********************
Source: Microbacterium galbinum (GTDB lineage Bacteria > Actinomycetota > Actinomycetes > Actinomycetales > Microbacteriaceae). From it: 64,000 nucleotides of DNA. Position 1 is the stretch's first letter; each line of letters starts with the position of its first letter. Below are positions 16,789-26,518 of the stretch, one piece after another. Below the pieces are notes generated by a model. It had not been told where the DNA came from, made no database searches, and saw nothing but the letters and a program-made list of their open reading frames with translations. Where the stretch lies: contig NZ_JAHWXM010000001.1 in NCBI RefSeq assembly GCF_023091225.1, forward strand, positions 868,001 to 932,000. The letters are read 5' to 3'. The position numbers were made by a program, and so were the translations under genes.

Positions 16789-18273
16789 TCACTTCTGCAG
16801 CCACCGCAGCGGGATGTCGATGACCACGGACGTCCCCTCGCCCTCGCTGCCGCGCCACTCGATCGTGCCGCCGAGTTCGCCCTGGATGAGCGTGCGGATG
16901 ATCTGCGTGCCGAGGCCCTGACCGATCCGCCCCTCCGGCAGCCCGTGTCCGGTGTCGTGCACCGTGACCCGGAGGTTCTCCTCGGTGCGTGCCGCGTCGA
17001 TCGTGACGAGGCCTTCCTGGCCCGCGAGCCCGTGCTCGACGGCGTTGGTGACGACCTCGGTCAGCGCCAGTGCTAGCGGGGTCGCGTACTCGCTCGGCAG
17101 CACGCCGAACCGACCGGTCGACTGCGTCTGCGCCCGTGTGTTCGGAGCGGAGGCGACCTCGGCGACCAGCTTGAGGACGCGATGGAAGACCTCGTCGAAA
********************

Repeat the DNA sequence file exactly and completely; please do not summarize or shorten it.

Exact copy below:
Source: Microbacterium galbinum (GTDB lineage Bacteria > Actinomycetota > Actinomycetes > Actinomycetales > Microbacteriaceae). From it: 64,000 nucleotides of DNA. Position 1 is the stretch's first letter; each line of letters starts with the position of its first letter. Below are positions 16,789-26,518 of the stretch, one piece after another. Below the pieces are notes generated by a model. It had not been told where the DNA came from, made no database searches, and saw nothing but the letters and a program-made list of their open reading frames with translations. Where the stretch lies: contig NZ_JAHWXM010000001.1 in NCBI RefSeq assembly GCF_023091225.1, forward strand, positions 868,001 to 932,000. The letters are read 5' to 3'. The position numbers were made by a program, and so were the translations under genes.

Positions 16789-18273
16789 TCACTTCTGCAG
16801 CCACCGCAGCGGGATGTCGATGACCACGGACGTCCCCTCGCCCTCGCTGCCGCGCCACTCGATCGTGCCGCCGAGTTCGCCCTGGATGAGCGTGCGGATG
16901 ATCTGCGTGCCGAGGCCCTGACCGATCCGCCCCTCCGGCAGCCCGTGTCCGGTGTCGTGCACCGTGACCCGGAGGTTCTCCTCGGTGCGTGCCGCGTCGA
17001 TCGTGACGAGGCCTTCCTGGCCCGCGAGCCCGTGCTCGACGGCGTTGGTGACGACCTCGGTCAGCGCCAGTGCTAGCGGGGTCGCGTACTCGCTCGGCAG
17101 CACGCCGAACCGACCGGTCGACTGCGTCTGCGCCCGTGTGTTCGGAGCGGAGGCGACCTCGGCGACCAGCTTGAGGACGCGATGGAAGACCTCGTCGAAA